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Unformatted text preview: CREDIT RISK: Lecture II Lina El-Jahel 20056 1 Firm Value Models In this part of the course we will introduce Firm Valuation Models. We will begin with an extremely simple model of the stochastic behavior of the market value of assets, equity and debt. In that model equity and debt may be thought of as derivatives on the total market value of the firm and then priced accordingly (Merton (1974)). Later we will introduce some market imperfections and discuss the impact of default prior to maturity (Longstaff and Schwartz(1997)) and (Briys and Varenne (1997)) and finally increase the degree of control that may be exercised by holders of equity and debt (Anderson and Sandaresan (1996)). Of course as we introduce more elements of reality the theory will become more complex and less like a derivative valuation model. 2 Merton (1974): Assumptions 1. No transaction costs, taxes or problem with indivisibility of assets. 2. Each investors can buy/sell as much of an asset as he wants. Borrowing and lending happen at the same rate. 3. Short sales of all assets with full use of the proceeds is allowed. 4. Trading takes place continuously in time. 5. MM obtains. 6. Term structure is flat therefore the price of a riskless discount bond with unit principal can be written as P t = exp- r ( T- t ). 1 7. The firm future cash flows have a total market value at time t given by V t , where V is a geometric Brownian motion, satisfying dV t = μV dt + σV dz (1) for constant μ and σ > 0. and dz is the increment of the Wiener process. One refers to V t as the assets of the firm. 8. The firm has two classes of claims: A single homogenous class of debt A residual claim (equity) 9. The indenture of the bond contract contains the following provisions and restrictions: The firm promises to pay a total of $ B to the bond- holders at date T In the event of the payment being not met the bond- holders immediately take over the firm the firm cannot issue any new senior or equivalent rank claims nor can it pay dividends or do share repurchases prior to maturity 2.1 Pricing risky debt The valuation will use the contingent claims approach. In effect will assume that either there is a security whose market value is V t or we can find and asset or portfolio of assets that spans V t . In the event that the total value V T of the firm at maturity is less than the contractual payment B due on the debt, the firm defaults, giving its future cash flows worth V T to debtholders. Let F represent the value of debt F ( V,t ). Using Ito’s Lemma we can write: dF = F V dV + 1 / 2 F V V ( dV ) 2 + F t dt = (1 / 2 σ 2 F V V + μV F V + F t ) dt + σV F v dz = α y Fdt + σ y Fdz Where α y F = 1 / 2 σ 2 V 2 F V V + μV F V + F t σ y F = σV F V Now lets form a portfolio =Firm +debt +Riskless Bond....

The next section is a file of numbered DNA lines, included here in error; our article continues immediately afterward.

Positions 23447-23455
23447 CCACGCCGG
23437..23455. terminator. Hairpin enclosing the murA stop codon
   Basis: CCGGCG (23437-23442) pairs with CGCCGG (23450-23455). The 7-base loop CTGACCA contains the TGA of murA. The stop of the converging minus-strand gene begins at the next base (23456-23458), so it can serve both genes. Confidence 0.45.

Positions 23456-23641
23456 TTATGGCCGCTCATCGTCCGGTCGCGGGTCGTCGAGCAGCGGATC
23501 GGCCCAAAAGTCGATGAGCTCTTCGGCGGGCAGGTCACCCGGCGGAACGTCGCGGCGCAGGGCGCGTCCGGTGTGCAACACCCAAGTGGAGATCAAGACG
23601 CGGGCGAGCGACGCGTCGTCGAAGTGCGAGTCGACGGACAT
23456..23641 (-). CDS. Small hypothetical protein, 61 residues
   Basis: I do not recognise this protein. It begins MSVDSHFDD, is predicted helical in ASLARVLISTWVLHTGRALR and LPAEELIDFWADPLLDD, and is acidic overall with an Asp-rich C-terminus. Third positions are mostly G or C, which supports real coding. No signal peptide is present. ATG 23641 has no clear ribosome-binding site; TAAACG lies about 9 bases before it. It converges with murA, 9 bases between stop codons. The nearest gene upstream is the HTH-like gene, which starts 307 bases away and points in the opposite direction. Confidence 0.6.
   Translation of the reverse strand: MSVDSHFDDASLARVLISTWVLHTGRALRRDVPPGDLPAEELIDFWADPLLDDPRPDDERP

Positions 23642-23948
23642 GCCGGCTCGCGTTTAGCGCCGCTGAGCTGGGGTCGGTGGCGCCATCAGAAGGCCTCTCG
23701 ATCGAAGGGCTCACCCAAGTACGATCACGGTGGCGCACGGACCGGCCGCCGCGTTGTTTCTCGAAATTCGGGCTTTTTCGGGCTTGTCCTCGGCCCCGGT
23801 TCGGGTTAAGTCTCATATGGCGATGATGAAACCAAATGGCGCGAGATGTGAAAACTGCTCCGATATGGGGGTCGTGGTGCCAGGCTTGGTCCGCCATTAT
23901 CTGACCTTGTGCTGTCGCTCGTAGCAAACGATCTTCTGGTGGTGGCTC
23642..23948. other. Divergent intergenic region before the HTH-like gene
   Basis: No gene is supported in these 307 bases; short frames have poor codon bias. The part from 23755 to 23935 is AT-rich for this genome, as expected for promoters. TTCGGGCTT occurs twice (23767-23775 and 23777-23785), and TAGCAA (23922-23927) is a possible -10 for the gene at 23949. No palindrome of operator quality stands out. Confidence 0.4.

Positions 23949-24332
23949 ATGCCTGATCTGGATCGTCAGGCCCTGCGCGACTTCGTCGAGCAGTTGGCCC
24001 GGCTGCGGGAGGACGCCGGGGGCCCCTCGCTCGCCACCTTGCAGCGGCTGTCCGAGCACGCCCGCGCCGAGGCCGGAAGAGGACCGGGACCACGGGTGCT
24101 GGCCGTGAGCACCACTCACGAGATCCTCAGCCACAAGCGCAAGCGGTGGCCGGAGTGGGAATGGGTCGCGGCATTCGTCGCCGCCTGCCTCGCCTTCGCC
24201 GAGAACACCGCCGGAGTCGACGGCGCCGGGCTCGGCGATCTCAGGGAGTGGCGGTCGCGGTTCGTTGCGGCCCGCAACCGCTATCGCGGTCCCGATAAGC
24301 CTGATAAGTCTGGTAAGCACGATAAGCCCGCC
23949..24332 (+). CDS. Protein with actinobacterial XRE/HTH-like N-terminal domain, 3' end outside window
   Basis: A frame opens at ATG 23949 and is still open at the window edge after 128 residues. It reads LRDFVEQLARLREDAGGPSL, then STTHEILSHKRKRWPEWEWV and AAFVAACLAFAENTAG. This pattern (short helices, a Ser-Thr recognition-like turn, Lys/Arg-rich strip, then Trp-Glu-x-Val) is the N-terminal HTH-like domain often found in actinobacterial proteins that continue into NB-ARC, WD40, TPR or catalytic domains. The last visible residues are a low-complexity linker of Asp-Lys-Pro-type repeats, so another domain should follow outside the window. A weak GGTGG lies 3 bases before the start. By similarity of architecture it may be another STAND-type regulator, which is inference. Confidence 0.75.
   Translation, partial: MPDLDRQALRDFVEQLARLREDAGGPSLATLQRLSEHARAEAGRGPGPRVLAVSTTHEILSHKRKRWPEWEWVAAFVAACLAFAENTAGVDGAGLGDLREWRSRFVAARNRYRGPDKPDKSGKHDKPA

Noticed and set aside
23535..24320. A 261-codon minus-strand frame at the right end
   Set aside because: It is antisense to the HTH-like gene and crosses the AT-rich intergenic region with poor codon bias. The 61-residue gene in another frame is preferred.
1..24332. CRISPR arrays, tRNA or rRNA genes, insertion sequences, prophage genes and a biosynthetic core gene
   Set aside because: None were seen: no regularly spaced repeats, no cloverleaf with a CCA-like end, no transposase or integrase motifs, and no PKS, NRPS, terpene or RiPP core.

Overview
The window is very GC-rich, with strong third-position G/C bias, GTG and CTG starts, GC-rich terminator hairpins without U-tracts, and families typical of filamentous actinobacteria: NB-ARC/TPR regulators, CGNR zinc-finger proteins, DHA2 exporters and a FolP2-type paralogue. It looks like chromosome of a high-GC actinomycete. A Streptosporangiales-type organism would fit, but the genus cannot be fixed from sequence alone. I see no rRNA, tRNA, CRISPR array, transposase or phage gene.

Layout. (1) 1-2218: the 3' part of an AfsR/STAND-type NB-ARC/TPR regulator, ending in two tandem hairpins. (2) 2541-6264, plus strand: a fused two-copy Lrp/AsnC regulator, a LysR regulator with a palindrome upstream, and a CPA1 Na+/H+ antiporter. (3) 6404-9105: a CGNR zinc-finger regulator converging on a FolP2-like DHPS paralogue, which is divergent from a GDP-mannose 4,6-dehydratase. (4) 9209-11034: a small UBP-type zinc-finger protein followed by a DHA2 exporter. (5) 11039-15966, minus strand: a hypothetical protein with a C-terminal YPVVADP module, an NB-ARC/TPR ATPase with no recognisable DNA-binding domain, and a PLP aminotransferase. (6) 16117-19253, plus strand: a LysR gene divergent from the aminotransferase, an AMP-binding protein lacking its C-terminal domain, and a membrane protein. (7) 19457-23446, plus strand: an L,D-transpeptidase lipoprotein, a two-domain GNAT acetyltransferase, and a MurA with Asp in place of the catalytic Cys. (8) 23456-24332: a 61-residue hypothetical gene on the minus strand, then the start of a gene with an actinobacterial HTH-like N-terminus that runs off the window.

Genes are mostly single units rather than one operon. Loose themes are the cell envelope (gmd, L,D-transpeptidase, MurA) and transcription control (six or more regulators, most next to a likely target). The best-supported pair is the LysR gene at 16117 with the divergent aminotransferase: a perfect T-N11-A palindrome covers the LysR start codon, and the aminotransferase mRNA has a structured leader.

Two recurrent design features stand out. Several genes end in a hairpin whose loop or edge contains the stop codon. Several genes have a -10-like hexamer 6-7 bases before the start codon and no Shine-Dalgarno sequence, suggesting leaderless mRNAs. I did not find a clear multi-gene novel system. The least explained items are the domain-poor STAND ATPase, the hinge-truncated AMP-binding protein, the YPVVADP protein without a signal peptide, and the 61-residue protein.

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- Spring '05
- Market Value